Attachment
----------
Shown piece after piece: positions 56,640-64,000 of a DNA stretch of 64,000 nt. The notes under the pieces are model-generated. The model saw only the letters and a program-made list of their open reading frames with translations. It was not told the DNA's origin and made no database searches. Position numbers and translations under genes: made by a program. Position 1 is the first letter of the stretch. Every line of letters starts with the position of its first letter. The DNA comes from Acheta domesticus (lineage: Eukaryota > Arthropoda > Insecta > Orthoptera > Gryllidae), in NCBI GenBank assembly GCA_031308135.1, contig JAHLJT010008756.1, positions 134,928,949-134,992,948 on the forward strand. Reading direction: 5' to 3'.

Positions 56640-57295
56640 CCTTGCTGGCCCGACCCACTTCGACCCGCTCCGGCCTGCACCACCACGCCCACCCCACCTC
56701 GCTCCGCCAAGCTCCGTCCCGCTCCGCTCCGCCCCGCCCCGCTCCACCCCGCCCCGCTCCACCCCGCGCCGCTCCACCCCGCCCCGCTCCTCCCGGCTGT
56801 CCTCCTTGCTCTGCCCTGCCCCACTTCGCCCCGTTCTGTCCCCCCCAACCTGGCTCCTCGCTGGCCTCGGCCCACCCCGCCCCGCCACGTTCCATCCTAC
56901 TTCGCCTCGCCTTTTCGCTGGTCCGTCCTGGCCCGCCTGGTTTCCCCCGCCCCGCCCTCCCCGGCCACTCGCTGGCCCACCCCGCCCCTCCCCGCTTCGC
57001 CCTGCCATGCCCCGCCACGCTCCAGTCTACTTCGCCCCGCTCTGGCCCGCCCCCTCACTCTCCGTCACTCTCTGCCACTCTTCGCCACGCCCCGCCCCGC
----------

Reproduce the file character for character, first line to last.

Shown piece after piece: positions 56,640-64,000 of a DNA stretch of 64,000 nt. The notes under the pieces are model-generated. The model saw only the letters and a program-made list of their open reading frames with translations. It was not told the DNA's origin and made no database searches. Position numbers and translations under genes: made by a program. Position 1 is the first letter of the stretch. Every line of letters starts with the position of its first letter. The DNA comes from Acheta domesticus (lineage: Eukaryota > Arthropoda > Insecta > Orthoptera > Gryllidae), in NCBI GenBank assembly GCA_031308135.1, contig JAHLJT010008756.1, positions 134,928,949-134,992,948 on the forward strand. Reading direction: 5' to 3'.

Positions 56640-57295
56640 CCTTGCTGGCCCGACCCACTTCGACCCGCTCCGGCCTGCACCACCACGCCCACCCCACCTC
56701 GCTCCGCCAAGCTCCGTCCCGCTCCGCTCCGCCCCGCCCCGCTCCACCCCGCCCCGCTCCACCCCGCGCCGCTCCACCCCGCCCCGCTCCTCCCGGCTGT
56801 CCTCCTTGCTCTGCCCTGCCCCACTTCGCCCCGTTCTGTCCCCCCCAACCTGGCTCCTCGCTGGCCTCGGCCCACCCCGCCCCGCCACGTTCCATCCTAC
56901 TTCGCCTCGCCTTTTCGCTGGTCCGTCCTGGCCCGCCTGGTTTCCCCCGCCCCGCCCTCCCCGGCCACTCGCTGGCCCACCCCGCCCCTCCCCGCTTCGC
57001 CCTGCCATGCCCCGCCACGCTCCAGTCTACTTCGCCCCGCTCTGGCCCGCCCCCTCACTCTCCGTCACTCTCTGCCACTCTTCGCCACGCCCCGCCCCGC